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Want a new take on an old index? Last week PowerShares gave us two new takes on the S&P 500. Thursday marked the introduction of the PowerShares S&P 500 High Beta Portfolio (NYSEARCA:SPHB) and the PowerShares S&P 500 Low Volatility Portfolio (NYSEARCA:SPLV). These two new exchange traded funds offer two very different ways to invest in S&P 500 companies.

PowerShares S&P 500 High Beta Portfolio

The PowerShares S&P 500 High Beta Portfolio is based on the S&P 500 High Beta Index. The fund and index consist of 100 stocks from the S&P 500 that have the highest sensitivity to market movements. Beta is a measure of volatility of a stock compared to the market as a whole or an index. A stock with a beta of 1 indicates that it will move with the market or index. A beta less than 1 indicates the stock is less volatile than the market or index, whereas a beta greater than 1 indicates the stock is more volatile than the market or index. For example, a stock with a beta of 1.5 is essentially 50% more volatile than the market or index.

SPHB weights stocks based on their measure of volatility over the last twelve months. The higher the volatility (beta), the more weight is given to that stock. This makes the fund very different from a typical cap-weighted fund, where the stocks are basically weighted in the order of their market cap. The SPDR S&P 500 ETF (NYSEARCA:SPY) is a cap-weighted fund that seeks to track the S&P 500 index.

Top Ten Holdings

SPHB
Name Symbol % of Assets
Cliffs Natural Resources Inc. CLF 1.43%
Goodyear Tire & Rubber Co. GT 1.37%
Allegheny Technologies ATI 1.34%
Marshall & Ilsley Corp. MI 1.26%
CB Richard Ellis Group Inc (A) CBG 1.23%
Abercrombie & Fitch Co. (A) ANF 1.23%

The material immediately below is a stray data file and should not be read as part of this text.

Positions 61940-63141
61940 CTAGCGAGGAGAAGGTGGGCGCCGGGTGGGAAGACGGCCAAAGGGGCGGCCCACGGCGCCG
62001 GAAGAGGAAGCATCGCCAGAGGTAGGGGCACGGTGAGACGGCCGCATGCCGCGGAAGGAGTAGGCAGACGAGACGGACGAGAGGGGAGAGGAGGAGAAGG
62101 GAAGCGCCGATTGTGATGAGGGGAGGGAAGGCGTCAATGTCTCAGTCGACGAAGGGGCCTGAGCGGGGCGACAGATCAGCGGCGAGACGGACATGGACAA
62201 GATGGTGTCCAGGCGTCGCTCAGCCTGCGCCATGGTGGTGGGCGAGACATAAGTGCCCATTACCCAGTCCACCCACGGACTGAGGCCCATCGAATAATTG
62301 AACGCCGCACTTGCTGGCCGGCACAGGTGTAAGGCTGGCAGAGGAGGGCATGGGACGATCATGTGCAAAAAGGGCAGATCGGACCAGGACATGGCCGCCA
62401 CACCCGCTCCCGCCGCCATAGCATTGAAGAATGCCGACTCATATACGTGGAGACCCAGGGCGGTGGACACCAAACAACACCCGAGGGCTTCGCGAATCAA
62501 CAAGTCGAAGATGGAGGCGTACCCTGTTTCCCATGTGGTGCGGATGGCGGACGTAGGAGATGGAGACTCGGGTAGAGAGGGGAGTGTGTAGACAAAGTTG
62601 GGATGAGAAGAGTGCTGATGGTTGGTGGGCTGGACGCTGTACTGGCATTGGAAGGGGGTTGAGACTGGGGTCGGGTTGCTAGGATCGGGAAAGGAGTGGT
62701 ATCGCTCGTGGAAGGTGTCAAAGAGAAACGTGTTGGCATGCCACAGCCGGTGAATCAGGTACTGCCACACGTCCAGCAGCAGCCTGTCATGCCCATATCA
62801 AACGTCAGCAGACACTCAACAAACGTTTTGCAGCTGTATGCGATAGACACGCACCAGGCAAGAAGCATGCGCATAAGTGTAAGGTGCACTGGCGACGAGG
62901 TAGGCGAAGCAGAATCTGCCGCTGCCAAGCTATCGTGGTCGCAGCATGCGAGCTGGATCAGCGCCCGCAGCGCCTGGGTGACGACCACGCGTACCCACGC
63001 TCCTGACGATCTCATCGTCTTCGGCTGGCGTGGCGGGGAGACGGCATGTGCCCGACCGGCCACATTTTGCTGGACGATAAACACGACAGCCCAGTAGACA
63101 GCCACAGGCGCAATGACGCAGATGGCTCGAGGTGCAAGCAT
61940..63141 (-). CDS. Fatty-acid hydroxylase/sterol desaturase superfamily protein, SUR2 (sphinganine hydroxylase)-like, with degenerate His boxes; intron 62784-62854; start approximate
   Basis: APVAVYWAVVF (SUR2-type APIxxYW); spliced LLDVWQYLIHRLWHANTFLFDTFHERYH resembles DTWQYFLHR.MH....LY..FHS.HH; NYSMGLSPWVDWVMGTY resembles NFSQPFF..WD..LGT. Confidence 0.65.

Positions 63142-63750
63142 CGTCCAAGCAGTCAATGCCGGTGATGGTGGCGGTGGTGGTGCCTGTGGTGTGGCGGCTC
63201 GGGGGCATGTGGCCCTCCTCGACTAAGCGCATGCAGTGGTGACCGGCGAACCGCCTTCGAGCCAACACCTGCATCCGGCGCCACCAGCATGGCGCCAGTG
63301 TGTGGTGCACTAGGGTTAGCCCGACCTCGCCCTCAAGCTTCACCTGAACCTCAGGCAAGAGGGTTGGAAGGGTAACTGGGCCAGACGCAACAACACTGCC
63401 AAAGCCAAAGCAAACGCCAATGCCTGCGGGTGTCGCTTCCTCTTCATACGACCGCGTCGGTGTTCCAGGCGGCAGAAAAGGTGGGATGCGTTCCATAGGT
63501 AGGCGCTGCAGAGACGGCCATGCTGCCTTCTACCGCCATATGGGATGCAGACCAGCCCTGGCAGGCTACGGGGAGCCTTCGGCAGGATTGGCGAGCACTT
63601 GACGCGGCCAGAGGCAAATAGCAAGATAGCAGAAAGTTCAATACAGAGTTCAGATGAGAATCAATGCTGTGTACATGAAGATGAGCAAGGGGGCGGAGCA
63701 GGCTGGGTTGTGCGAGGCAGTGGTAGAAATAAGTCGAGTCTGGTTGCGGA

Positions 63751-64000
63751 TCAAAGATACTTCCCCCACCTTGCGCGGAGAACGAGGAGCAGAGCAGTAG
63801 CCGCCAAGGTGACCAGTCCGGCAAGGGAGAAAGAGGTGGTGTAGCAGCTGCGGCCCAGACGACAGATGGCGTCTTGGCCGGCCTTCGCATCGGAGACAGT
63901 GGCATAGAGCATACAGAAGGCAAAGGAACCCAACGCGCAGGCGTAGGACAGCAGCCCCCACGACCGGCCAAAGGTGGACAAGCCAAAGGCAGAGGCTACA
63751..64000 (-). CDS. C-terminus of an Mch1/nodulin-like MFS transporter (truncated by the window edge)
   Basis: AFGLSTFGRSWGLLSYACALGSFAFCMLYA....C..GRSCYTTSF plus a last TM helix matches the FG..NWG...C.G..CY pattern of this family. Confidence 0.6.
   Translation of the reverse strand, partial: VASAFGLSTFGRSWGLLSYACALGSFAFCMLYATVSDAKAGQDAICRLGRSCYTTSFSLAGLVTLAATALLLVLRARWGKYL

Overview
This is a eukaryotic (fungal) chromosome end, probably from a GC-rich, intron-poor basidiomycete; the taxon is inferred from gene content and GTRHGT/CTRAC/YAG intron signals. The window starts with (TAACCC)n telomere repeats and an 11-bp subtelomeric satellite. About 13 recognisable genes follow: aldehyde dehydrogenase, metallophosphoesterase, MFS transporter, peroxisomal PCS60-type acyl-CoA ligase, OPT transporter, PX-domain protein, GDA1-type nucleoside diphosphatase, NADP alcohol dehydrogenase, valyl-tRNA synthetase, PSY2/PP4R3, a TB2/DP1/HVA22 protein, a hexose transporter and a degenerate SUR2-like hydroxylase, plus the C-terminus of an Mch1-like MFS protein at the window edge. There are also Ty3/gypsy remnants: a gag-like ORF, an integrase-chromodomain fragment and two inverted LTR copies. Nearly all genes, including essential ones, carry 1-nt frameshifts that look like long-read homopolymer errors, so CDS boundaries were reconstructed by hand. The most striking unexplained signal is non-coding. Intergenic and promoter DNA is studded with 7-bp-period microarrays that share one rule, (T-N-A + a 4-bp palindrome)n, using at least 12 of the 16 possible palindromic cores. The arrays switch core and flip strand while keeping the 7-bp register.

Monster Worldwide Inc. MWW 1.23%
CBS Corp (B) CBS 1.22%
Micron Technology MU 1.22%
Wynn Resorts Ltd WYNN 1.21%
Top 10 Percent of Assets 12.74%

High beta stocks are generally expected to outperform the markets during bull market periods and may underperform in bear markets. SPHB has 100 holdings. The average market cap of holdings in SPHB is $15.5 billion. Net asset value is currently about $2.5 million. No distribution has been set at this time. It is reasonable to expect that SPHB will pay distributions in the future. PowerShares charges an expense ratio of 0.25% for this fund.

PowerShares S&P Low Volatility Portfolio

You can think of this fund as the opposite of the fund above. The PowerShares S&P Low Volatility Portfolio is based on the S&P 500 Low Volatility Index. The fund and index consist of 100 stocks from the S&P 500 Index with the lowest realized volatility over the last twelve months. Volatility is simply a measurement of the magnitude of up and down price fluctuations over time. By adding this fund to your portfolio you are seeking lower volatility. I consider this to be a fund that lets you own equities and still sleep at night.

SPLV weights stocks based on their measure of volatility over the last twelve months. The less volatility, the higher weighting they will receive in the fund or index. Again, this is very different from a cap-weighted approach such as the one SPY uses.

Top Ten Holdings

SPLV
Name Symbol Percent of Assets
Johnson & Johnson JNJ 1.40%
Abbott Laboratories ABT 1.35%
Southern Co. SO 1.35%
Consolidated Edison Inc ED 1.34%
Clorox Co. CLX 1.29%
Kimberly-Clark KMB 1.29%
Hormel Foods Corp HRL 1.28%
Lorillard Inc LO 1.28%
PepsiCo Inc. PEP 1.26%
Procter & Gamble PG 1.25%
Top 10 Percent of Assets 13.09%

It only takes a quick glance at these holdings to see the difference between these two funds. As you can see SPLV gives a much higher weighting to utilities and consumer staples, two sectors typically known for low volatility. The average market cap of holdings in SPLV is $43 billion.

Low volatility stocks may underperform during bull markets but are expected to hold up better in bear markets. SPLV has about $2.5 million in assets. Although no distribution has been set, it is likely to be higher than SPHB based on its holdings. PowerShares charges an expense ratio of 0.25% for this fund.

These two funds are really the first of their kind. Despite many different types of ETFs that make a lot of claims, some rather gimmicky, these two funds may really offer a benefit to some investors. Kudos to PowerShares. SPHB offers more risk tolerant investors a chance to outperform the S&P 500 during bull market runs. For investors that are more risk averse, SPLV may offer slower growth with less downside risk.

Disclosure: I have no positions in any stocks mentioned, and no plans to initiate any positions within the next 72 hours.

Source: PowerShares Offers Two New Twists on the S&P 500